Now that Victoria was married efforts were made to put her in her place. As I've already said the new age of developing equality did not yet extend to women, even if they were queens. Mrs Stevenson, wife of the American ambassador in London was stating widely held views when she said of Victoria: "I think it is always bad when a woman inverts the laws of Providence by taking the rein in her own hands. You know I never, even in my own palmy days, assented the equality of the sexes. Man is the head of woman, or rather in the scripture phrase 'The husband is the head of the wife, even as Christ is the head of the Church.' " (Quoted Charlot P 189)
It would be a long time before these ideas would change, and Albert, a man of his time, set to work to establish his dominant position over a lively young woman. A.N. Wilson in his famous book Victorians presents Albert as the intellectual power behind a queen of limited abilities. In many ways, if we are to believe the account of Monica Charlot, this image only presents the picture that a male establishment wanted to project. Albert was determined not to be subservient. When Victoria initially refused to allow Albert to share in her government work, she came under pressure to give way. Uncle Leopold, who had been a father figure while Victoria was growing up, was sent in to argue for Albert. Victoria, a strong personality, resisted, and even the prime minister, her good friend Lord Melbourne became involved in trying to change her mind. In the recent past the able Queen Caroline had secretly worked with Robert Walpole to run government business, while cleverly making it appear that her husband George II was in charge. But this option did not seem available to Victoria. Unlike George II, Albert was not suitable for duping by a clever wife and prime minister, and perhaps neither the prime minister nor Victoria wanted to operate in this way. Eventually after a brave fight the queen had to give in. The crucial factor that weighed against her was pregnancy and its associated physical trials. Victoria was pregnant within a week of her wedding, and was to go on to have nine children. Pressure from every quarter, combined with relentless pregnancy was enough to wear her down, allowing Albert, in large measure, to take control. Reading about Victoria you can understand why Elizabeth I refused to get married.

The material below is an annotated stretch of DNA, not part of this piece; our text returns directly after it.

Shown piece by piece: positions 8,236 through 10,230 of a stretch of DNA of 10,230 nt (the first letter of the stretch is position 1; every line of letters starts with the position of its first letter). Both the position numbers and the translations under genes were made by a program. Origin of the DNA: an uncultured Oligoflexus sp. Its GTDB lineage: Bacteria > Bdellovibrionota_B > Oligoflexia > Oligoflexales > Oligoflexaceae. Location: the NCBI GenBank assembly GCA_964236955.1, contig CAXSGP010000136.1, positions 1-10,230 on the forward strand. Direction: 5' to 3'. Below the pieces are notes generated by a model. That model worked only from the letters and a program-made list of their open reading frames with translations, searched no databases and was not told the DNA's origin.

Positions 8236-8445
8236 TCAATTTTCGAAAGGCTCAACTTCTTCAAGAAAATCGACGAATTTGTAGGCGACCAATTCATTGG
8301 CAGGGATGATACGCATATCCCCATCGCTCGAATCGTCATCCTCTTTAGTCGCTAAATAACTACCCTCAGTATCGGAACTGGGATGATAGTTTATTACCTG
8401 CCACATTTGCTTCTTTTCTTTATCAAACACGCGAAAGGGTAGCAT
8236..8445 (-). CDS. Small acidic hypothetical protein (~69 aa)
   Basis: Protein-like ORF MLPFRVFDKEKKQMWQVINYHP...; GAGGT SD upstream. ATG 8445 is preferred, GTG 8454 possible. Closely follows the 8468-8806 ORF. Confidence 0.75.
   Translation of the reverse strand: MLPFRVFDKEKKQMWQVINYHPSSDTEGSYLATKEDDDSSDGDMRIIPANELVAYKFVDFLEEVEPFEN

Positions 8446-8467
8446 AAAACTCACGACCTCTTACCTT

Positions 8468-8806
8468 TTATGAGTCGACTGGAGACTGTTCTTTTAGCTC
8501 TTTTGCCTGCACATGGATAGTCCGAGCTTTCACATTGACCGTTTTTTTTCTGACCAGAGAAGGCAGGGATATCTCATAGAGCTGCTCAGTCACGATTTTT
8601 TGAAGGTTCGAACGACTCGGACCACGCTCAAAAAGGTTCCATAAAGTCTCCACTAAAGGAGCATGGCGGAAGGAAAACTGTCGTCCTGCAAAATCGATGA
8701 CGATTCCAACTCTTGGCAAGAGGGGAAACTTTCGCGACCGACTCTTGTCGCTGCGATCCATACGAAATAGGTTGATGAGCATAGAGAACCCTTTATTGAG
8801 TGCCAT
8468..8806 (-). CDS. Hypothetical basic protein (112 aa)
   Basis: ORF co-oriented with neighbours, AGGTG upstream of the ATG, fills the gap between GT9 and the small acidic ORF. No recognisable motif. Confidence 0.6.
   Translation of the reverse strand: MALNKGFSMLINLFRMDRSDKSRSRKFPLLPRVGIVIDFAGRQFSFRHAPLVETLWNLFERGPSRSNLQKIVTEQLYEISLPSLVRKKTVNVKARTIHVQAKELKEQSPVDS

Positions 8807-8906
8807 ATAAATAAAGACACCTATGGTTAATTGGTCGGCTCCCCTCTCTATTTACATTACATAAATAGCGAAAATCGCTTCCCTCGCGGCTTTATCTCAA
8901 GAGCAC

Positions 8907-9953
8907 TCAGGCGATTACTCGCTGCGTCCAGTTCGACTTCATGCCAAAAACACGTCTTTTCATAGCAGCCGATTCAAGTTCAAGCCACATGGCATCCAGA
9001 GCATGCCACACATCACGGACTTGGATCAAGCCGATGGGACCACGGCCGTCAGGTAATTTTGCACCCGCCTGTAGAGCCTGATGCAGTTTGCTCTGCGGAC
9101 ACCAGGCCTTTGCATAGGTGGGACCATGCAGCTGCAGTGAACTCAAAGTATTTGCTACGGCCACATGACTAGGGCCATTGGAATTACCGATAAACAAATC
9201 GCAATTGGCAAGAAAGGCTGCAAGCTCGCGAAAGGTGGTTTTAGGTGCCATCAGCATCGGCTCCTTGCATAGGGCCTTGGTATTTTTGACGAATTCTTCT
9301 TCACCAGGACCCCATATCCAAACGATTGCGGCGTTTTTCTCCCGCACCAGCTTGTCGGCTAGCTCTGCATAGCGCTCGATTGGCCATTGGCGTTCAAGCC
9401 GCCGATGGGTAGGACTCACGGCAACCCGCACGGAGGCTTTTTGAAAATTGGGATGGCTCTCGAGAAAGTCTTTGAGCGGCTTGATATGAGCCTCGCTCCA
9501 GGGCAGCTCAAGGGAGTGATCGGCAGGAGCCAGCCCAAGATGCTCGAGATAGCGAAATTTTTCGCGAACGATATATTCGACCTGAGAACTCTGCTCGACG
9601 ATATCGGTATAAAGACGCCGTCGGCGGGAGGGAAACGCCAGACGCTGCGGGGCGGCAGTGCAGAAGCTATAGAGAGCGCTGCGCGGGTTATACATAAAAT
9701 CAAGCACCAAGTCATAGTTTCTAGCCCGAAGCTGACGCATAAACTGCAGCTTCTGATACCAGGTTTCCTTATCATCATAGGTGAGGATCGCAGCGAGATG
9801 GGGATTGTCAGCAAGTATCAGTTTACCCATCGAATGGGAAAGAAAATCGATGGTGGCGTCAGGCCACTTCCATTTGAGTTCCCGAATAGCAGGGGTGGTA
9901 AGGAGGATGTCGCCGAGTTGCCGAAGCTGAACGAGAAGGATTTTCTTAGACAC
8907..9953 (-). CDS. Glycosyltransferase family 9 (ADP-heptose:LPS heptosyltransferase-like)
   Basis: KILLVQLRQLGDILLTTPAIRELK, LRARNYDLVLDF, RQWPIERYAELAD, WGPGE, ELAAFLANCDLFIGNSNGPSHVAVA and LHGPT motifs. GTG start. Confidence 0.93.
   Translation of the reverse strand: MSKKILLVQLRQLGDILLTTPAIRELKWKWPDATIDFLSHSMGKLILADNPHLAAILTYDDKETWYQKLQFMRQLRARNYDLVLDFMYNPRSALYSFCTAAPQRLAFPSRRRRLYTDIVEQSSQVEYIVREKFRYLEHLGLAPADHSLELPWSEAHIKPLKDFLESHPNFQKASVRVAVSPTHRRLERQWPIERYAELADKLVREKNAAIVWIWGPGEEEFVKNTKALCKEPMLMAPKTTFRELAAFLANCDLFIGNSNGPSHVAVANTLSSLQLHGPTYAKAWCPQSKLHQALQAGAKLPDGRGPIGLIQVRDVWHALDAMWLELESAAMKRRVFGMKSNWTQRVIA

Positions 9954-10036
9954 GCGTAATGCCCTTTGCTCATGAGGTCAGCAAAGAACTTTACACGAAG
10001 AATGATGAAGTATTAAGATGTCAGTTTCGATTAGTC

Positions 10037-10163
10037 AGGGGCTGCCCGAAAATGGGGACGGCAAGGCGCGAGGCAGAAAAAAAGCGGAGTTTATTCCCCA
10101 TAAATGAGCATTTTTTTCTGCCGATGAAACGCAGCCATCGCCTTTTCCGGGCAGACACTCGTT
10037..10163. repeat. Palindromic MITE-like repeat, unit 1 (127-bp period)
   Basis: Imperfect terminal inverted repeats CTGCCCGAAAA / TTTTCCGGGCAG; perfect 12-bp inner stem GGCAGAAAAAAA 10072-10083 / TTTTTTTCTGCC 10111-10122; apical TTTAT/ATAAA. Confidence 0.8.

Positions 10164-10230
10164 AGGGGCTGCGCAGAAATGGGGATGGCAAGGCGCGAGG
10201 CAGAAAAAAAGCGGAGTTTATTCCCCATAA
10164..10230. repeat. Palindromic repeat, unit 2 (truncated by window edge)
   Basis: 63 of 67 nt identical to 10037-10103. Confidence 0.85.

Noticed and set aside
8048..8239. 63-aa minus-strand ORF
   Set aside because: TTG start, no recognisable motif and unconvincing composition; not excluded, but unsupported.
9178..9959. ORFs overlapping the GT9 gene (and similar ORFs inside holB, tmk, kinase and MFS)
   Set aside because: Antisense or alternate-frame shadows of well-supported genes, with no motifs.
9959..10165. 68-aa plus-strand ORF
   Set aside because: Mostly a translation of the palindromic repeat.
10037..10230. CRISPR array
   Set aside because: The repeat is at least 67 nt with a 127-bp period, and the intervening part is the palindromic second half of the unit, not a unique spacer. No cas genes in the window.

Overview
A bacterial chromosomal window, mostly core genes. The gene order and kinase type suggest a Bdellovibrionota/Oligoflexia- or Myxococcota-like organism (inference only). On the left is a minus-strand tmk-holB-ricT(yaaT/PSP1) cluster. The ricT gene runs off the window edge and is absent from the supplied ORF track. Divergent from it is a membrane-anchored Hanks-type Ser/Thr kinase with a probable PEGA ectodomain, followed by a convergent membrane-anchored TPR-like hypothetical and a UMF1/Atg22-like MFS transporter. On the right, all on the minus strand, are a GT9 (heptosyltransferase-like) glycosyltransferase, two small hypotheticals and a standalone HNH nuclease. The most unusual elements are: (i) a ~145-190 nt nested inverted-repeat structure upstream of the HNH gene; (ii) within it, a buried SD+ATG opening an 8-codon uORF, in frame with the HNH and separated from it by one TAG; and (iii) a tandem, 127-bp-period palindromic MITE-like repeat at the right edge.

The conventional wisdom is that Albert was now architect of a new constitutional monarchy, with a general role in symbolic rather than political leadership. In Albert's mind this meant organising public events like the Great Exhibition of 1851. Albert, a conscientious, controlling workaholic, was certainly at his best in organising this industrial exhibition housed in a huge glass building in Hyde Park. What Albert did not seem to realise was that the monarch's symbolic role also applied to setting fashions for people to aspire to, providing demand for Britain's emerging industry. George IV with his love of clothes played this part very well, and many people in the clothing trade had cause to thank him. The same was true of Edward VII who was to succeed Victoria. But Albert and Victoria themselves were less good at fashion. Dour Albert would have thought fashion a meaningless frippery. This is ironic given the content and aim of his Great Exhibition, which was to encourage British design. Design was a new concept, partly involved with the function of goods, and partly with their form. In many ways the new role of a designer was to differentiate goods, to produce ranges of aspiration to carry consumers ever upward, spending as they went. The Great Exhibition was a crucial moment in design history, and as part of this process it was important that the royal family remained as symbols of aspiration. Indeed industrialisation and aspiration might explain why Britain escaped the revolutions which had been sweeping through Europe from 1848. Theoretically Britain was ripe for revolution. In France there were around six million landowners at this time, the vast majority of which held less than five acres. By contrast, England and Wales had 500 members of the peerage owning almost half the total acreage, with 1,300 members of the gentry possessing most of what remained. And yet in 1848 the French royal family had to flee to Britain, while Britain itself avoided revolution. The reason for this might have something to do with the fact that Britain was the first country to industrialise. It was the period between 1830 and 1850 when British industry made its biggest advances compared with industry in other countries. Industrialisation depended on social inequality to give a sense of aspiration which drove purchasing, which drove production, which made people wealthy. And contrary to popular belief British people in general found their living standards improving at this time. Techniques of mass production meant that quality goods were more affordable for a wider range of people. In France there were fewer fashions and gadgets to make life on the farm bearable. The simple fact was that in an industrialised country enough people did well enough out of social inequality to make living with it worthwhile. Britain still had a role for a royal family, apparently sitting on top of an aspirational ladder, driving all this industrialisation. And if you doubt the direct role that the royal family played in this sense, you might remember traditional white weddings, a fashion which followed on from Victoria's own wedding, or Christmas trees which adorn British houses at Christmas, a German tradition introduced by Albert. Then there are all the fashions instituted by Edward VII, Victoria's eldest son - the dinner jacket, car ownership, hotels as we know them today, and the Sunday roast, for example.